‘This is what the NHS means to us’: Holby City bows out with touching finale | Television

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Last rites at Holby … Nicky McKendrick, played by Belinda Owusu.

“If I need the last rites, I’ll ask for them.” As Holby City’s final episode opens on gritty heart surgeon Jac Naylor (Rosie Marcel) speaking from her deathbed, her icily determined words might be said not just on her behalf – but on behalf of the long-running medical drama itself.

Casualty’s cousin had started working its notice in June 2021, with a clear determination to hold strong until the very last moment. Rather than flatlining, it roused itself to deliver its best ever episodes in its last few months. And, instead of blowing itself up or forming a lynch mob (like El Dorado and Brookside), viewers tuned in to find Holby’s last ever televisual outing doing something far more dignified: going out gracefully.

As you watch the action unfold, you see no big disaster, no bomb, no gunman on the loose – just a beautifully and subtly played goodbye. The action centres around Jac, who along with fellow Holby/Casualty badass Connie Beauchamp (Amanda Mealing) is the beating heart of the hospital – and who has rarely showed her soft side. Instead she has spent years being that classic Holby City character: a woman who is more than a wife or love interest, but a person who does her job, and does it well.

Having been on a knife-edge leading up to veteran surgeon Elliot’s attempt to remove her brain tumour, we see her have a stroke after it fails – a quiet way to go, which, for a show that was never afraid to use guns, sieges and car crashes as punctuation, is all the more powerful. The finest moments come as staff gather round Jac’s bed, tearfully reminiscing about the insults she’d thrown at them over the years: “She once said I looked like a big bag of yoghurt,” “Paddington Bear with a stethoscope,” “Pound shop pearly king.”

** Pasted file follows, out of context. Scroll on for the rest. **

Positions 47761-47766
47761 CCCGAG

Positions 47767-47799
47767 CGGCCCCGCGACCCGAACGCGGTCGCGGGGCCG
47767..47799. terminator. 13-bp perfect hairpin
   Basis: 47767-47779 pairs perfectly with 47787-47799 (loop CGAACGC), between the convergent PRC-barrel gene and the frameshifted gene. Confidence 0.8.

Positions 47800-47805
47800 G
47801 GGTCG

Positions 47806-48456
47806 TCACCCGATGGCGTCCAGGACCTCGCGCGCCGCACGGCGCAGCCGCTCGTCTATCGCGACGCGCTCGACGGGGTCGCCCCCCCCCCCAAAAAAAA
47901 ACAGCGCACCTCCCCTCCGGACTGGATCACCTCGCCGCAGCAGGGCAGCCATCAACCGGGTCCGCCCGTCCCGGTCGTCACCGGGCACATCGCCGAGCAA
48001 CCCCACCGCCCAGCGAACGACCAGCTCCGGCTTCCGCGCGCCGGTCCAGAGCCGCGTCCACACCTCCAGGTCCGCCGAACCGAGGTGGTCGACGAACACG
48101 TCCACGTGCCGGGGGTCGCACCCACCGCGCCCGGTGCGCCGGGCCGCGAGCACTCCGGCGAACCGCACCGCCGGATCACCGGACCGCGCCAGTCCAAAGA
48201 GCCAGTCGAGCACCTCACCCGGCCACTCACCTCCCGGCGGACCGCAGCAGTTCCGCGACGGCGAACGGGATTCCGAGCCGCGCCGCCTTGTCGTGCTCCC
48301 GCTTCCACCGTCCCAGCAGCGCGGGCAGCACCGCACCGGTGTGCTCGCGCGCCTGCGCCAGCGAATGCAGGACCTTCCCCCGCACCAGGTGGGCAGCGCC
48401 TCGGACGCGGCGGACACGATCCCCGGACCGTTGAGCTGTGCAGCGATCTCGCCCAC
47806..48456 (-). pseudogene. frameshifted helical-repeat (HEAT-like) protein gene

It’s the end of more than a soap. Holby was a labour-intensive serial drama that has helped along the careers of actors such as Jodie Comer, Olivia Colman and Michael Fassbender (minus his character’s spleen) – all of whom have swung through the doors over the years. Its cancellation supposedly means a less London-centric focus to BBC soaps, given that it ended due to production halting at Elstree Studios in favour of other parts of the country. Waterloo Road, which went off air in 2015, will return in Manchester and there are rumblings of two new northern soaps (a brave move, particularly given the plot powerhouses of Emmerdale and Coronation Street). The decision seems odd, given Casualty’s survival (as it’s filmed in Cardiff) – and both shows being set in a hospital in the south-west. For viewers, Holby doesn’t have a sniff of London about it.

Last rites at Holby … Nicky McKendrick, played by Belinda Owusu.
Last rites at Holby … Nicky McKendrick, played by Belinda Owusu. Photograph: BBC

Before the show could bow out, though, there was one thing left to do: transplant Jac’s exceptionally cold heart, along with the rest of her organs. To watch is to wonder: are the writers making amends for the maligned 2013 episode that provoked complaints about its portrayal of the organ donation process? They certainly give fans one last treat: a glimpse of departed characters. Her spleen is delivered to Ric Griffin (fan favourite Hugh Quarshie) while her kidney goes to another hospital where #Berena – Serena and Bernie (Catherine Russell and Jemma Redgrave) – exchange wistful looks as they scrub in together. And as “Horrid” Henrik Hanssen insists on accompanying Jac’s liver to Leeds, fans get the chance of witnessing a romantic reunion: with sharp surgeon Russ, clearly the man he’s meant to be with.

It’s a final episode that celebrates a hospital full of characters with good intentions. It gives nods to the harsh reality of food banks, ambulance waiting times and the sheer stress of working in the NHS. It’s full of warmth and a great fondness for the NHS, illustrated by Jac’s majestic closing monologue, as steely as the woman herself. “This is what the NHS means to us. Not a badge on a cabinet minister’s lapel. Not a number down the side of a bus … it’s all of us doing the best we can in impossible circumstances.”

The camera pans, yet more ambulances arrive and in the background, you can almost hear Nadine Dorries shouting about defunding the BBC. Farewell Holby City, your fans will miss you.